Well, what’s global? There’s probably, you know, if we really kind of ask each one of you to really unpack what you believe global is, I think we’d be surprised at the differences. Sebastian Reiche and Allan and I and Joyce, we’ve taken a shot at this, and I’m not gonna spend the time now to share with you, but we’ve kind of argued that global can be looked at in three dimensions; complexity, what we call presence and flow. And within flow, there’s a lot of focus on boundary spanning and stuff like that. So that looks like we can send you these articles if you’d like, but one of the problems in the field is people mean different things by the term global. In fact, one of the things that led to this, and I’ll try and do this very quickly, I think I was talking with Joyce and we were talking about a specific case, kind of a scenario of an expatriate overseas doing this stuff. And I believe Joyce said something like, ‘Well, you know, that person’s not really a global manager, they’re an expatriate’. And I got thinking, well, because of the nature of the work, I kind of think she’s a global manager, so we got into this kind of interesting, not debate, but discussion of, why did you think they’re a global manager? And I didn’t. And so, this is a sort of our initial attempts in the field to sort of flesh out the constructive global. But that’s not where we’re here to do today, right? What’s ‘responsible’ in global leadership, okay? And all I want to do today in the time we have allotted is raise some, I throw out some ideas that we, for us to really be pondering as we go forth the rest of the few days. And, Allan, gimme a sign when we need to do the discussion part.

Now, Yukl has said the following, just about the general leadership literature, it’s a mess on this whole ethical leadership, okay? It’s like we don’t really know what it is. So responsible or ethical global leadership fits right into this category. But the good news is the domestic and general people don’t have anything on us yet, because they’re still messed up on this. So it brought to mind after talking with Christoph and Gunter, the parable of the blind men and the elephant came to mind, and I think all of you’ve been exposed to that. It’s a parable where blind men were asked to touch different parts of the elephant, and the one that touched the tail said, described the tail and said, this is what the elephant is. And of course, this is the moral at the end of one of the versions of the poem.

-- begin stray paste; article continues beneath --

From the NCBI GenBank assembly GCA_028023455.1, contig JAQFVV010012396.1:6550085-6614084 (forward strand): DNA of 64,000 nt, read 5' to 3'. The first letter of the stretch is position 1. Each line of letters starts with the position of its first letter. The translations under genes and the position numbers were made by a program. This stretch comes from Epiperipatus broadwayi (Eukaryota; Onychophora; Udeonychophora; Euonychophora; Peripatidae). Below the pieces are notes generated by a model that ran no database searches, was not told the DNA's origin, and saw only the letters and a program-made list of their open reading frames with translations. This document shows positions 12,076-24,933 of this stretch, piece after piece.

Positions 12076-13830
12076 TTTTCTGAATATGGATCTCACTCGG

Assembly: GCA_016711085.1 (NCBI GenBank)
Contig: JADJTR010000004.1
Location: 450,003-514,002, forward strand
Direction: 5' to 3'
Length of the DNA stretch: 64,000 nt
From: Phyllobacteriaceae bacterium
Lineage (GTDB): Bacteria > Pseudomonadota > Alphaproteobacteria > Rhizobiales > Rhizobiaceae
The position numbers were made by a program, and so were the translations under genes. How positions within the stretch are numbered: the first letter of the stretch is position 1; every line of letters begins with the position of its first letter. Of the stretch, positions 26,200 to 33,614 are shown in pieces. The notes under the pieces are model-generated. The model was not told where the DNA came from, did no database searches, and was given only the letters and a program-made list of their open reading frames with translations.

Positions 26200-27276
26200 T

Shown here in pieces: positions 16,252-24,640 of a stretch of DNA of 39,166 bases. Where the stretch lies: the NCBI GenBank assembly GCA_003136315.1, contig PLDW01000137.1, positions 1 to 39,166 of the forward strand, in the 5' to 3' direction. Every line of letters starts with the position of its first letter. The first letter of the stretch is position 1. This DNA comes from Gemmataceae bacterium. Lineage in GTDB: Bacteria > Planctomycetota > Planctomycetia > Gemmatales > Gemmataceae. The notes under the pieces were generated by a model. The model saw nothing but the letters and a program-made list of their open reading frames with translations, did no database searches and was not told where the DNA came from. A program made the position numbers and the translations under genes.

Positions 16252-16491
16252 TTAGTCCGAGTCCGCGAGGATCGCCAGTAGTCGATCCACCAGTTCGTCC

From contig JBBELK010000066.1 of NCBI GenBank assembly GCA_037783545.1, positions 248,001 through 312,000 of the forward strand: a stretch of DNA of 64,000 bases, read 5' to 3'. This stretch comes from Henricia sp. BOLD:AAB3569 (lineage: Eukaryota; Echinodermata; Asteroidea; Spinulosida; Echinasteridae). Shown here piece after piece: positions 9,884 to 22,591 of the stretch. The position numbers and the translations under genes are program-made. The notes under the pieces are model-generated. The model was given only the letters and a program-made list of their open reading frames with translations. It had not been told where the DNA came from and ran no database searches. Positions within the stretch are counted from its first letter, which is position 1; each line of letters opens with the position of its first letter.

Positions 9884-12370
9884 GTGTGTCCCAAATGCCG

So I’m not suggesting that we think anyone here thinks they know what responsible global leadership is, but it did strike me, as I sort of peruse through the literature with the help of Christoph that many studies come at this from kind of a stakeholder agent lens, kind of we’re looking at responsibility through that lens of others through the shareholder primacy lens, and in some cases near the twain do meet, right? It’s almost like a belief system. Okay? Then of course we have, I’m not gonna go through all these, but you know, there’s all kinds of ways that people are trying to understand responsible in global leadership.

We can kind of look at these at a level of analysis. I’m up in the blue. Okay, that’s where I’m at. That’s where I’ve been trained. But I think the purpose of this summit is to get us out of our color orientation up here to some degree, think a little more broadly. In fact, to put a plug in at the academy, Gunther and I and Joyce Osland have organized a PDW, a professional development workshop where the whole point of it is to get people who are in talent management and sustainability and CSR and other areas to bring those lenses to bear on global leadership. So if you want, if you happen to be going down to Orlando after this, come to the PDW. And again, some of these are more orient, and then even within the color scheme, sometimes, you know, there’s a bias on how we’re looking at it within the color scheme.